This year I will spend my second Christmas in Edinburgh, more than one thousand miles away from my family in Bratislava. Even though I’m looking forward to it I believe that everyone who ever lived abroad will agree that no matter how jolly and great experience you make of the festive Christmas dishes and traditions in the foreign country, it never feels the same as Christmas you know from home.
Traditionally, the festival of Christmas in Slovakia would start by Advent, a four week period of prayers and fasting. In the households four candles in Advent wreath would be burned one by one every week to mark each of the four Sundays preceding the Christmas Eve.
In town centres Christmas markets would take place offering food delicacies such as cabbage soup and dishes of fish and meat barbecued directly in front of you, sweet wafers, lokše (baked potato pancakes), honey cakes and hot grog, punch or Christmas mead, hand made decorations and various gifts from wood, glass, ceramics, metal or straw. The tradition of Christmas markets in Slovakia is still very strong today and every winter when the small wooden stalls open and the smell of cinnamon, mulled wine and baked sausages fills the chilly air I find the main square in Bratislava transformed in a lively and joyful place for meeting with my friends and relatives.
Right before Christmas vats with live carp and Christmas trees appear for sale and while most Christian countries consider the Christmas Day (25th of December) as the most important day of Christmas festival, in Slovakia the Celebrations center around the eve of the 24th.
Despite the more recent warm winters there are still good chances that on Christmas Eve the towns and villages wake up into a white morning with snow covering the landscape. From early morning in every house the feverish preparations take place with father’s dexterity and precision soon being tested when he has to put the Christmas tree up and slaughter the carp for the festive supper. Children are then usually in charge of decorating the Christmas tree before they run outside to play in the snow. Traditionally the trees were decorated with small apples, walnuts, home made wooden or straw decorations, baked gingerbreads in the form of Angels and other religious symbols, candies and candles to remember all those who passed away. The Christmas tree was then kept until 6th of January, the feast of the Three Kings.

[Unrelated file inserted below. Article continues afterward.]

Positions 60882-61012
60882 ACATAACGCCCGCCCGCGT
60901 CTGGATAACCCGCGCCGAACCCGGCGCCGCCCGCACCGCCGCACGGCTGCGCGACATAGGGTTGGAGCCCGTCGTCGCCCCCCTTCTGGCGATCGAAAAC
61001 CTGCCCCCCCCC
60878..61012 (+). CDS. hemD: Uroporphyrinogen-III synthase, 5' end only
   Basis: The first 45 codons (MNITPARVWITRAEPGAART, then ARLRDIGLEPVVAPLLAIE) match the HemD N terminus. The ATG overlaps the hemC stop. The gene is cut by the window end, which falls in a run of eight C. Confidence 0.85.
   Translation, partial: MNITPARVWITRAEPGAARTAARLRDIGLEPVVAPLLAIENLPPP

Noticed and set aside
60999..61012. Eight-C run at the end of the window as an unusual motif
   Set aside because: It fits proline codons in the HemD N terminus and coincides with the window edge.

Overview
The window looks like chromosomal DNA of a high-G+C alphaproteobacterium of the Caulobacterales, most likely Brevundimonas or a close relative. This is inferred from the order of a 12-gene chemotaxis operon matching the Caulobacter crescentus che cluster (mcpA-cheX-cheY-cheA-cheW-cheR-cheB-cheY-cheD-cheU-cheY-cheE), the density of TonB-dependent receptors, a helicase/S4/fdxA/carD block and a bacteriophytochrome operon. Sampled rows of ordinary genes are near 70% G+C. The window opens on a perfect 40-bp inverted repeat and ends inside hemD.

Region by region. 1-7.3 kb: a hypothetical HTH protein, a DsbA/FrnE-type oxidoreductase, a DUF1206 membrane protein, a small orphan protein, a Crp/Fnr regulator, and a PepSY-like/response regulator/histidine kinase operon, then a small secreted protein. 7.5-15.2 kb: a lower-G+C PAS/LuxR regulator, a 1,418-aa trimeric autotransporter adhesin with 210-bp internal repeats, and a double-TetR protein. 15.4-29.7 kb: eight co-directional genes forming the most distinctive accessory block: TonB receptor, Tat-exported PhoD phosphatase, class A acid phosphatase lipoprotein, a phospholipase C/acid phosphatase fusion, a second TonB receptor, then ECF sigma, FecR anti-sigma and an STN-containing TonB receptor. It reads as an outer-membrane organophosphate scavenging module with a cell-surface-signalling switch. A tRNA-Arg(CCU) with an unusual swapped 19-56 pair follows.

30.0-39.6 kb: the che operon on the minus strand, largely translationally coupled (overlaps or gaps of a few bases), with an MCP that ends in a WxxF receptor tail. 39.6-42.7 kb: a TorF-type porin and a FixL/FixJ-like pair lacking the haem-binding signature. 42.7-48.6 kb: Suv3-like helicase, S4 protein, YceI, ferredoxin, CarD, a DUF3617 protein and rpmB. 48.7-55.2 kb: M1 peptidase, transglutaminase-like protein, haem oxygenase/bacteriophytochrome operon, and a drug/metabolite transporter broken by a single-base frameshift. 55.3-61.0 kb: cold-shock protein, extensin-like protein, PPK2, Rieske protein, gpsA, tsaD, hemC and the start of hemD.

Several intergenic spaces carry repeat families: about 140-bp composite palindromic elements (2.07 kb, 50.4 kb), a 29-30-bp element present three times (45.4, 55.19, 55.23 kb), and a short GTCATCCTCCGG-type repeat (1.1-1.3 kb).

The Slovak words for Christmas Eve are literally “bountiful eve” and the bounty of this sacred evening lies in the wide range of festive dishes, of which there had to be twelve different kinds. The dinner starts with the whole family gathering around the table. A place would be also left vacant for the welcome traveller. In religious families a prayer would be said and the father would take a little honey and make a small cross on the forehead of each family member. Then a toast would be made and thin wafers imprinted with scenes of the holy birth, called “Oplatky” would be served with honey and sprinkled with bits of fresh garlic. These wafers are common to both Poles and Slovaks living on either side of Tatra Mountains, Europe's second highest mountain range. In the past snow conditions often prevented the villagers from travelling to church for the Midnight liturgy and therefore the village priest would have given the blessed wafers to the faithful to enjoy at the Christmas Eve supper as a reminder of the Eucharist.